I've mostly refrained from commentary and analysis about the big health-care reform legislation battle, mostly because there's just been so much light and heat I didn't feel it necessary to add to the din. But nevertheless, here are a few things rattling around my brain of late on the topic:
--Is the health-care exchange system a big-time boon to insurance companies (especially with no public option)? You betcha. It was insurers who helped come up with the idea here in Massachusetts (as I wrote way back when) to make sure they got their take, and without their self-interested buy-in it's unlikely the state would have passed anything, and we wouldn't have nearly-universal coverage today. Ted Kennedy, and Barack Obama, got that, and chose the same path for the national model so that the insurance industry wouldn't kill the legislation the way it did in 1993. Looks like it worked. Buying off your obstacles ain't pretty, but it works.
--Speaking of buying off your obstacles, yeah some Senators held up the legislation for something they wanted. Welcome to the freakin' real world, people. BTW, a word of caution to Sens. DeMint and Graham of South Carolina, who are leading a charge to find something unconstitutional in Congress making a law that sends money unequally to one state (in this case, Nebraska): be careful what you wish for. Your state receives $1.35 in federal spending for every $1.00 it contributes to the federal budget. We up here in Massachusetts have been subsidizing you for decades -- largely because of the disproportionate voting power Southern Senators have held.
--And while I'm thinking of the seven state attorney generals reportedly considering bringing a constitutional challenge (although none have indicated a possible basis), not only are all seven Republicans, but three are actively running in contested GOP primaries in 2010 (Henry McMaster for SC Gov, Troy King for re-elect in AL, and Mike Cox for MI Gov), and three others are reportedly looking at similar situations (Greg Abbott for TX LG, Rob McKenna for WA Gov 2012, and John Suthers for various CO possibilities). The 7th, Wayne Stenehjem of ND, always needs to play to the conservative base.
--As for the other Constitutional complaint -- the individual mandate -- I think it's a legitimate policy concern, but I don't see the constitutional problem. (At least, from my understanding of the arguments, concerning the commerce and taking clauses.) And as policy goes, it's an absolutely necessary part of the reform, and not just because it buys off the insurance companies. I wrote about this back when Massachusetts adopted a mandate, and in addition to the reasons I mention in that article, there is the problem of what happens if you don't mandate, while at the same time forcing insurers to take on everyone, regardless of their pre-existing conditions (one of the most popular pieces of the whole reform package). What happens? Just that everyone is incentivized to remain uninsured up until the moment they get in a horrible accident or receive a terrible diagnosis. Nobody would ever be insured while they're healthy -- which defeats the whole purpose of the system.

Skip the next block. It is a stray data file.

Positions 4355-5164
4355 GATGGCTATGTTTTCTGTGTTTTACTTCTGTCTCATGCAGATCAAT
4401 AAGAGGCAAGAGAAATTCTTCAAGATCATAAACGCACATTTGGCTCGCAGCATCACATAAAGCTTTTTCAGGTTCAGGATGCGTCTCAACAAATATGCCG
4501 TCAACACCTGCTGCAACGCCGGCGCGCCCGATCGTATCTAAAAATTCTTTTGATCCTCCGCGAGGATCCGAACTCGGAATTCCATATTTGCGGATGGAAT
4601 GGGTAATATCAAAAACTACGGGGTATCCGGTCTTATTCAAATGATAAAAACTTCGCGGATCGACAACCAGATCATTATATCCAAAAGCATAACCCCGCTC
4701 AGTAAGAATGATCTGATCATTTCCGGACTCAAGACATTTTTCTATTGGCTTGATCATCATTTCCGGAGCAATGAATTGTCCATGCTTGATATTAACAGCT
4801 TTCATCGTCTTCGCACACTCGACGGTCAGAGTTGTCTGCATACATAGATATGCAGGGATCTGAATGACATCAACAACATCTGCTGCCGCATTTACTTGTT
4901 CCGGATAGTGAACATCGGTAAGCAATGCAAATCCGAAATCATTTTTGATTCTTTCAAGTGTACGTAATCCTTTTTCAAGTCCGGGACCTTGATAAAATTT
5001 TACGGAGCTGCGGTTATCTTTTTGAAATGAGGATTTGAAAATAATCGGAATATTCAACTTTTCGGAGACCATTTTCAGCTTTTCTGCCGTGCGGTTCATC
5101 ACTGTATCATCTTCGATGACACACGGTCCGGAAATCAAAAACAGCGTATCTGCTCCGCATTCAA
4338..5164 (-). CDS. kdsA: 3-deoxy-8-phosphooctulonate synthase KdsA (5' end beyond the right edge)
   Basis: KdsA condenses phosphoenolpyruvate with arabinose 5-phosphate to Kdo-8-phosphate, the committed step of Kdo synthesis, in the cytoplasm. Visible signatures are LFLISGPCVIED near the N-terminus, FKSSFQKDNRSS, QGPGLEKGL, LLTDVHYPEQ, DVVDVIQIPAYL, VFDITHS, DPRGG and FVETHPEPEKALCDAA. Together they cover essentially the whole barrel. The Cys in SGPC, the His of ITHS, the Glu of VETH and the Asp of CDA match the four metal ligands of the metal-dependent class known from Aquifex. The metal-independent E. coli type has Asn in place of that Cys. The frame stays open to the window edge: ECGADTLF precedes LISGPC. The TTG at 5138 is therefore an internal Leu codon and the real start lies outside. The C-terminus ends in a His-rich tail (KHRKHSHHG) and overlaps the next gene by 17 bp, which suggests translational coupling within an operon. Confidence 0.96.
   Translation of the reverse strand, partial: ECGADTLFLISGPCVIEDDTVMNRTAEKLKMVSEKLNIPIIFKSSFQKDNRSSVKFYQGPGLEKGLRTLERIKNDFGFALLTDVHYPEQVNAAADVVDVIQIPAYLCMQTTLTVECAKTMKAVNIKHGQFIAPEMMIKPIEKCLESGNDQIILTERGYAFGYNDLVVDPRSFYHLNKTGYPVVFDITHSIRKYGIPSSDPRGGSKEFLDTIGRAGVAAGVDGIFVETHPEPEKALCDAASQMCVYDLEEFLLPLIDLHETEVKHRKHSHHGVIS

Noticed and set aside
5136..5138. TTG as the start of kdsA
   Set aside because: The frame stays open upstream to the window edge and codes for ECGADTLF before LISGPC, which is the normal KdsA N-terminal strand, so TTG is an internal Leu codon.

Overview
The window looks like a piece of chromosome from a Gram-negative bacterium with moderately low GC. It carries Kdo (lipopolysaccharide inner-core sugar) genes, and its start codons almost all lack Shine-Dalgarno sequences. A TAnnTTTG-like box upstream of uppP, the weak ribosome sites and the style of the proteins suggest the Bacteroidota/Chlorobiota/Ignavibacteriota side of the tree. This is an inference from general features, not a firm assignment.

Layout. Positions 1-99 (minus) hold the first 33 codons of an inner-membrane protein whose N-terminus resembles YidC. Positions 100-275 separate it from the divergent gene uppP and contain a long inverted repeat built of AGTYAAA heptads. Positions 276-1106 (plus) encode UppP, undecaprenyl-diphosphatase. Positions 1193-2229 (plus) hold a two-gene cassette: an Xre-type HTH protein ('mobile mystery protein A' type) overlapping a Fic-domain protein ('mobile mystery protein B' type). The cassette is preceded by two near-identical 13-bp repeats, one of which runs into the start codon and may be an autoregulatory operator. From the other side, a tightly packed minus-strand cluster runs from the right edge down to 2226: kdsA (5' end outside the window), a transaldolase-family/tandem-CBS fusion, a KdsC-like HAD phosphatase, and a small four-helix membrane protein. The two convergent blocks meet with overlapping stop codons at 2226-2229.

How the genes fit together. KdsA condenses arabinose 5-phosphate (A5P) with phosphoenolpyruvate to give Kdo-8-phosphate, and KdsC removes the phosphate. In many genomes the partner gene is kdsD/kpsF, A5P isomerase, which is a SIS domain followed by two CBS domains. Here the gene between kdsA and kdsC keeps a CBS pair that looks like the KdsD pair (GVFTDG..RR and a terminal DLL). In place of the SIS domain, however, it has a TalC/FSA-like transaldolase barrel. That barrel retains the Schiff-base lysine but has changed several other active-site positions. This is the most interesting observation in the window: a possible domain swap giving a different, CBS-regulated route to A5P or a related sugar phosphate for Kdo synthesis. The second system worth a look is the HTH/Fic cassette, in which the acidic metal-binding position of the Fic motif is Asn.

--And, for totally failing to understand that, Keith Olbermann deserves singling out for mockery. Olbermann gave a special comment about a week or two ago, all pissy about all the public-option options losing out in the Senate negotiations. Olbermann, who says he is already self-insured, proclaimed that if the final legislation includes a mandate but no public option, he would refuse to obey the mandate -- even in the face of fines or imprisonment. That's idiocy -- not on the level of what many on the right have been saying, but idiocy that deserves insult nonetheless.
--By the way, supposedly sane Olympia Snowe of Maine voted with the rest of the Senate Republicans on two moronic last-minute attempts to declare the legislation unconstitutional. She didn't have to do that, and she should be made to answer for those votes; just what exactly does she think is unconstitutional about the bill, that she didn't notice was unconstitutional up until yesterday?
--As for the political consequences of passing this health care bill (assuming, as I do, that it will eventually get passed, in largely the form of the Senate version).... As I have written all along, I believe that not passing a health care reform bill would have been extremely damaging for the Democrats, so passing it, regardless of the fallout, is better than the alternative. I do think it will be a big positive for the Democrats, and Obama, although I do think the length of time it took probably eroded some of that benefit. But the bottom line is that, other than the core conservatives, everybody in the country wanted either this or more aggressive reform, and gaining the confidence of the nation's center is (politically) well worth the disappointment of the left.
--And, as for the issue helping the right's motivation in November 2010, let me make a little prediction here. By November, conservatives will need to be reminded that the health care bill even happened. They've been fired up about the issue because it's been the single big issue going on -- but in the grand scheme, it's not even close to being one of their biggies. And those biggies are on their way: climate legislation is in the queue, and Obama has said he'll push for immigration reform in 2010. Those are issues that will have the right screaming at Town Hall meetings and such in the coming year; health care will be long forgotten.